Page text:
Dulwich exhibition redefines Whistler’s London landscape
The artist did not always live north of the Thames—he also stayed in Greenwich with his “whorelike” mistress
By Martin Bailey. From Frieze daily edition
Published online: 17 October 2013
James Whistler was a south Londoner—at least for a while. It has been assumed that he always lived north of the River Thames, in the poverty-stricken East End in his early years and later in fashionable Chelsea. But the catalogue for “An American in London: Whistler and the Thames”, which opens at Dulwich Picture Gallery today, reveals that the American-born artist was staying in Greenwich on the day of the 1861 census.
The Art Newspaper has tracked down the precise location: 5 Lucas Street, the house (now demolished) of a William and Ann Davidson. The census recorded Whistler’s profession as “artist-painting”, presumably a garbled translation of artiste-peintre, the French term used at the time to distinguish a fine artist from a mere house painter.
Whistler’s mistress was his stunning 19-year-old Irish model, Joanna “Jo” Hiffernan. In the census, she is recorded as “Anna Whistler” and identified as James’s “wife”, presumably for reasons of respectability. James was 26.
Among the key loans in the Dulwich exhibition is Wapping, 1860-64, from the National Gallery of Art in Washington, DC. The red-haired woman, centre stage, is Hiffernan. Margaret MacDonald, the show’s co-curator, has tracked down a contemporary description of the painting, unrecorded in the Whistler literature, by Benjamin Moran, the secretary of the American embassy in London. Moran described the female figure in Wapping as a “molly” (prostitute). Whistler himself once told his artist friend Henri Fantin-Latour that Hiffernan “looks supremely whorelike”.
The Dulwich show is the largest ever presentation of Whistler’s Thames works (it is a surprise that it is being presented in the depths of south London, rather than in one of the capital’s Thames-side galleries). It comprises 15 paintings, 35 prints and 10 drawings, watercolours and pastels.
The centrepiece is Brown and Silver: Old Battersea Bridge, from the Addison Gallery of American Art in Andover, Massachusetts. Whistler began the work in 1859, the year he arrived in London from Paris. The atmospheric picture was painted over a self-portrait (which is still visible, if one looks closely).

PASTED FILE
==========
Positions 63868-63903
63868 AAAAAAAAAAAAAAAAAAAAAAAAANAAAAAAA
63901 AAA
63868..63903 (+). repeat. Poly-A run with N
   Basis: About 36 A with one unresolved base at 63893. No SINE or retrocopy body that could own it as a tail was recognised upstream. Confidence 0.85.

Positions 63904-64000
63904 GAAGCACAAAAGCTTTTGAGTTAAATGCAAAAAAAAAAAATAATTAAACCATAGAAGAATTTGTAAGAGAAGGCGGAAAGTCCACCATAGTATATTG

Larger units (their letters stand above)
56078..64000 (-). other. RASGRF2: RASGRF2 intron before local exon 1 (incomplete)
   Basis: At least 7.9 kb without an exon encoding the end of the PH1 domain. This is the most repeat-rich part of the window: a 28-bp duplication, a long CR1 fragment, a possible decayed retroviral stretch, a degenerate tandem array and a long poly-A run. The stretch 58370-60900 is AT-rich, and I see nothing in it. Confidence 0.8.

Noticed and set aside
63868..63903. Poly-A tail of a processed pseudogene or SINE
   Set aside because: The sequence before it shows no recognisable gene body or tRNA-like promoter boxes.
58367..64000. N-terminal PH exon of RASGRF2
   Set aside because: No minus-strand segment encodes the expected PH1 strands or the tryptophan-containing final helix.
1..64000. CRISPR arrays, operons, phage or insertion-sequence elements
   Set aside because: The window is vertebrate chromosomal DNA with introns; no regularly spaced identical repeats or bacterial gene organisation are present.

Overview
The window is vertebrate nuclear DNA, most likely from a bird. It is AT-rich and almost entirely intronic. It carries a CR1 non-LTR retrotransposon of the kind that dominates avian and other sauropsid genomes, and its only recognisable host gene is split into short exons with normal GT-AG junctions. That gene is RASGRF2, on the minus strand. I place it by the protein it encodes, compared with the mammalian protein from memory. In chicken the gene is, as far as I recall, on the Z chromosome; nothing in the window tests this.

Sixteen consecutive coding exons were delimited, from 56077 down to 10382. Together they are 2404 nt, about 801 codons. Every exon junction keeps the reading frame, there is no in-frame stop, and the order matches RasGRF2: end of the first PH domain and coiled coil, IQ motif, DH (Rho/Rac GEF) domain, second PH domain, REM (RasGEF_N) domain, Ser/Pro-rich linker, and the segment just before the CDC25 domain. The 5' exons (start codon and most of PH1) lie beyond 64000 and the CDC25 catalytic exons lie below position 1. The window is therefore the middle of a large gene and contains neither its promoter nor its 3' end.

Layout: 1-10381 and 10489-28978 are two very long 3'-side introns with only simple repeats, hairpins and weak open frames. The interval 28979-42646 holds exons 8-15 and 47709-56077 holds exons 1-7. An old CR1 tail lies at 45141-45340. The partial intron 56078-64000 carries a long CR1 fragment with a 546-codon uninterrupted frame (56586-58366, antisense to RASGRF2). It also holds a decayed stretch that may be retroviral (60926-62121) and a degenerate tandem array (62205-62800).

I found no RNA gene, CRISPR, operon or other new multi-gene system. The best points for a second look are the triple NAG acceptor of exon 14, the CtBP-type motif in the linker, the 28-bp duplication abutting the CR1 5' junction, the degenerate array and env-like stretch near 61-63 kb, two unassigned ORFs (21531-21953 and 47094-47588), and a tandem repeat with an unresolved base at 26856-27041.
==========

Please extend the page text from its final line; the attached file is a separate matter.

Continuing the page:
This important loan was arranged because the show is scheduled to tour to the Addison (1 February-13 April 2014), before going on to the Arthur M. Sackler Gallery in Washington, DC (2 May-17 August). Brian Allen, the outgoing director of the Addison, says he wanted to link Whistler to early 20th-century American art. “Whether they admitted it or not, every important American Modernist artist was looking at Whistler,” he says.
More research has been done on the topography of Whistler’s work. In his etching Limehouse, 1859, the pub in the foreground is the Bunch of Grapes, which still survives (as the Grapes) in Narrow Street. A copy of the print was bought by London’s Victoria and Albert Museum (V&A) as early as 1861, although a finer impression is on loan to Dulwich from the Colby College Museum of Art in Waterville, Maine.
In 1863, Whistler and Hiffernan moved to 7 Lindsey Row in Chelsea, although their relationship ended a few years later. Hiffernan spent time in Paris, where she is reputed to have become the mistress of Gustave Courbet. She could well be the model in L’Origine du Monde, 1866, his notorious image of a woman exposing her genitals and torso, her head covered by a sheet.
By this time, Whistler had not only moved upriver, but also upmarket, and his paintings became increasingly elegant. In the Tate’s Symphony in White, No. 2: The Little White Girl, 1864, Hiffernan appears in front of their fireplace, holding a fan. MacDonald has identified it as a fan design by Utagawa Hiroshige of The Banks of the Sumida River, 1857 (Dulwich has borrowed an example of an uncut print from the V&A)—evidence of Whistler’s love of Japanese art.
It was in Lindsey Row that Whistler painted his first “nocturne”: the Tate’s Nocturne: Blue and Silver—Chelsea, 1871. He originally called the work Harmony in Blue-Green—Moonlight, but it was affected by London’s dirty air and fog, and then badly cleaned or retouched, so he retitled the picture to more accurately describe its colour. Four years later, it was Nocturne in Black and Gold—The Falling Rocket that led to the critic John Ruskin accusing Whistler of “flinging a pot of paint in the public’s face”.
Whistler travelled widely, but he kept returning to London, often working by the river. On his death in 1903, he was buried in Chiswick, beside his beloved Thames.
"An American in London: Whistler and the Thames", Dulwich Picture Gallery, London, until 12 January 2014
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